Now let us have a closer look at the sequences of play. Each player performs as many activities as his current trading skill allows. First of all a player can move traders from the stock into his personal supply. The amount is given by the current value of the corresponding skill on the escritoire. Of course the traders in the personal supply want to be useful and so you can place them on any free space on a route on the gameboard by another action. Only one trader per activity is allowed, so the choice of the place plays a crucial role unless you have already four or five actions per turn. The reason for this importance is that you do not have any benefit of a route until only your own traders occupy the spaces between two cities. Removing traders of other players is much more tedious and it gives benefits to your opponents too. But it is very often the one and only possibility to complete a route, so that there are only your own traders. Once you are successful on this the way is free to establish a new office in one of the two adjacent cities of the route. But remember that this is only possible if you already have the skill to place one of your traders on the corresponding space of the town. Alternately, in some cities it is possible to improve the appropriate skill-level of the city, very important move especially at the beginning of the game. Finally there is a possibility to staff spaces on a prestige point tableau next to the route to Coellen. This can be a huge bonus at the end of the game. Independent of the choice of benefit a player choses after finishing a route, players who control the adjacent cities get prestige points on the victory point track immediately.


Establishing an uninterrupted office chain between the far most Eastern and Western cities (Arnheim and Stendal) is rewarded with extra prestige points. Finally at the end of the game all players get a lot of additional victory (prestige) points. The two most important possibilities to participate in the scoring are the bonus points on the tableau next to Coellen and prestige points for the longest network. The network bonus is calculated by multiplying the number of chained offices with the level of the town key skill. Very often this determines the winner of the game.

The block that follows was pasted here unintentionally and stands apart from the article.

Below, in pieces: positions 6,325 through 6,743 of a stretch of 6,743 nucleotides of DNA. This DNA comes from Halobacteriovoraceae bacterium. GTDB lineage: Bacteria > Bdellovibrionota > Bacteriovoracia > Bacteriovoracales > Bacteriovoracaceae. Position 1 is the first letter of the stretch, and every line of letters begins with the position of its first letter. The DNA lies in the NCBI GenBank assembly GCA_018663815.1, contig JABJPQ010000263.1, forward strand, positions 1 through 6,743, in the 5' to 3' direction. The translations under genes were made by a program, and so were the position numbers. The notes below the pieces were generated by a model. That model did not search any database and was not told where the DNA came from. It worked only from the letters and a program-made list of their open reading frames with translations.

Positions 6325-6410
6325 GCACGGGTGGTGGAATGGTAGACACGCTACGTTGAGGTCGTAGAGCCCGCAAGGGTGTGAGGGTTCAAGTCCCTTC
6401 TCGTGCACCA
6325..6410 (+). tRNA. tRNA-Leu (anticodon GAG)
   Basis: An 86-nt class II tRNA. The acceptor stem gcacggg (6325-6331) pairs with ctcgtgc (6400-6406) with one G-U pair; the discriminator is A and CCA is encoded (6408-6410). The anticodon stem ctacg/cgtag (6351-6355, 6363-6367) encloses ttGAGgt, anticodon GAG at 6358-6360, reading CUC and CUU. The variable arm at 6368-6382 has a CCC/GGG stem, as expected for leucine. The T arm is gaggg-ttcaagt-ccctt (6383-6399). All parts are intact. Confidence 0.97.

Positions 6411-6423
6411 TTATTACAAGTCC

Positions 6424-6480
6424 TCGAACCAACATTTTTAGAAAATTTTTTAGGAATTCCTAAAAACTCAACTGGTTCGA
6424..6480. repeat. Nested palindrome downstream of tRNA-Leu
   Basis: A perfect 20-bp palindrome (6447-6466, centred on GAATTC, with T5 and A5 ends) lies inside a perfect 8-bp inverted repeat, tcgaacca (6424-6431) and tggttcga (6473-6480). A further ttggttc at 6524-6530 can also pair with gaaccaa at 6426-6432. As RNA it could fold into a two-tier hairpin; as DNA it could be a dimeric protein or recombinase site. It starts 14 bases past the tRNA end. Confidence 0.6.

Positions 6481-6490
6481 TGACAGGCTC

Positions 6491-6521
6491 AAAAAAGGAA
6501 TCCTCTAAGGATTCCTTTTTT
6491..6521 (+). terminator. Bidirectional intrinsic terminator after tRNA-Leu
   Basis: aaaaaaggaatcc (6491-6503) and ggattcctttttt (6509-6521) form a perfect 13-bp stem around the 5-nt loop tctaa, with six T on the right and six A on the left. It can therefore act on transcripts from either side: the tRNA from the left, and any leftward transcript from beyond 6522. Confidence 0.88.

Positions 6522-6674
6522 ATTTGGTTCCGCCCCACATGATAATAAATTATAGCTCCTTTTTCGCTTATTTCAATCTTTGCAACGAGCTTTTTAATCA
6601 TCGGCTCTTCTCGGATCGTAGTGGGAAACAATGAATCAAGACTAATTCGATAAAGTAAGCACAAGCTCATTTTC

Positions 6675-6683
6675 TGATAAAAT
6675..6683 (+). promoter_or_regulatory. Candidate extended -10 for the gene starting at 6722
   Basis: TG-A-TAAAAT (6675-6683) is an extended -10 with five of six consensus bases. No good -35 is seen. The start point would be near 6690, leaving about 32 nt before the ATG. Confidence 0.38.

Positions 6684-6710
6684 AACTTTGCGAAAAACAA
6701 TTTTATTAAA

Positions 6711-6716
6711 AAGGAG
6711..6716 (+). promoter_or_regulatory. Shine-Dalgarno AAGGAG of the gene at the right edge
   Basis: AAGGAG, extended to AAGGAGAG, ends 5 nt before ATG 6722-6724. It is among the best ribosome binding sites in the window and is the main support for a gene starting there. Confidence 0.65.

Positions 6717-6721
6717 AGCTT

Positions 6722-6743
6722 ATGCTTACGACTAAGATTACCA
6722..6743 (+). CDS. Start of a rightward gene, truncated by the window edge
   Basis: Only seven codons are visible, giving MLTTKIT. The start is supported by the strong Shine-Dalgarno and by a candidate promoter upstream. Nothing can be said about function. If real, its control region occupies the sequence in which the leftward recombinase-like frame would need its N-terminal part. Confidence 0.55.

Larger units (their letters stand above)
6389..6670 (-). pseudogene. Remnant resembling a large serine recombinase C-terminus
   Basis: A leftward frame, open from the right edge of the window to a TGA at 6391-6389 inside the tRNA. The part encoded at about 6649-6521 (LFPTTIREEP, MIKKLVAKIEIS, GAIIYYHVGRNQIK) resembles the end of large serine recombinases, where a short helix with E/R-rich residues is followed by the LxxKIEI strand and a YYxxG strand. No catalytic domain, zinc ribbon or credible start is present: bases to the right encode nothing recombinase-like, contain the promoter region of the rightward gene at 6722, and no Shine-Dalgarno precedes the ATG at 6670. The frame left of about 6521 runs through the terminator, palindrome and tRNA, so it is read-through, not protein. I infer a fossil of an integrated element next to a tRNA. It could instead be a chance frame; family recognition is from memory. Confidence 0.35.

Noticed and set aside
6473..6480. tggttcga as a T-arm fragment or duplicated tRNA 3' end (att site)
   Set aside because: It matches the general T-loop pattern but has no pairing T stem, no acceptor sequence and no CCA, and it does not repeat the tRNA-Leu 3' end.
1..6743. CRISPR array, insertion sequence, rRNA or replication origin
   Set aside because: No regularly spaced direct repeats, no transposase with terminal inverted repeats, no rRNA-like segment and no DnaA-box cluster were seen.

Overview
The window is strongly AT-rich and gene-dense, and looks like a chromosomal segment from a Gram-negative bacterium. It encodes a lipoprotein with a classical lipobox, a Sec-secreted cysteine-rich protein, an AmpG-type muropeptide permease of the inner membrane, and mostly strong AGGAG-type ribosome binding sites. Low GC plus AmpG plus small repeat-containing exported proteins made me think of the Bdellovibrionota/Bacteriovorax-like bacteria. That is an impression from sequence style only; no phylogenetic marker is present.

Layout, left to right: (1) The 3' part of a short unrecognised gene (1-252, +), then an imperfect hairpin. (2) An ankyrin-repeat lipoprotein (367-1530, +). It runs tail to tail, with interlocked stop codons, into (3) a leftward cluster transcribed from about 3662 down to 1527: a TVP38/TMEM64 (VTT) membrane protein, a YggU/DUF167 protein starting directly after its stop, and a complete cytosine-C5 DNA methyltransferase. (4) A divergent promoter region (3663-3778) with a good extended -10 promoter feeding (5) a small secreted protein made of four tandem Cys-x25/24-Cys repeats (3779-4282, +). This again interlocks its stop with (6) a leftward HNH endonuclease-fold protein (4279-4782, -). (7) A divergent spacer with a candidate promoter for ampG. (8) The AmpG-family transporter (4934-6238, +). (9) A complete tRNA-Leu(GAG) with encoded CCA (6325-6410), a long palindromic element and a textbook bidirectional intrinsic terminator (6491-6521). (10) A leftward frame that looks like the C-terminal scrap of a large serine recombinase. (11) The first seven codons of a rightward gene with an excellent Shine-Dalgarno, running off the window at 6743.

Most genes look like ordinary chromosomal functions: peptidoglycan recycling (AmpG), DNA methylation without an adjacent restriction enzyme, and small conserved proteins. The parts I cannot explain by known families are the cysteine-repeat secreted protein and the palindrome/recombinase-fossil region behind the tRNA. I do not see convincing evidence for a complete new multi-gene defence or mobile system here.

Hansa Teutonica is a game where you can try out a lot of things. Only if you are able to find the right answer to any given game situation you will be a successful merchant. A key role are the different skills. In some situations it is more advisable to improve the one skill, in others this turns out to be a bad blunder. But situations can change quickly and all at once the player in lead is confronted with a situation he cannot handle any more. Lucky enough the game always has some back doors. So for example you can establish a route in a unpromising area of the map, but additionally with the chance of establishing an office you get a bonus marker for that. Three of these bonus markers are held on the map continuously. They can give the player a huge advantage, for example some can improve a skill for free.

In my opinion the game has enough potential to guarantee long-time enjoyment. I found it very challenging, with a high intrigue potential. Time moves quickly and the game differs a lot every time you play it. Although there is a special rule for the two player game, you should find at least three people, because the two player variant is a little bit lengthy and the game cannot develop all of its charm. With three or more people however, you always have the complete board and it is a joy to spoil a trading route for one of your opponents by placing one of your own merchants right in the middle of his route. After Wind River in the last year, Hansa Teutonica is the next top game of the still young and small publisher ARGENTUM. Let us hope that a lot of those games will fallow and that ARGENTUM stays true to their principles. Failing to playtest the game on the convention in Essen 2009 due to the great run on the booth, I wonder what it will look like next year...

Looking for this game? Visit Funagain Games!

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Copyright © 2010 Frank Schulte-Kulkmann, Essen, Germany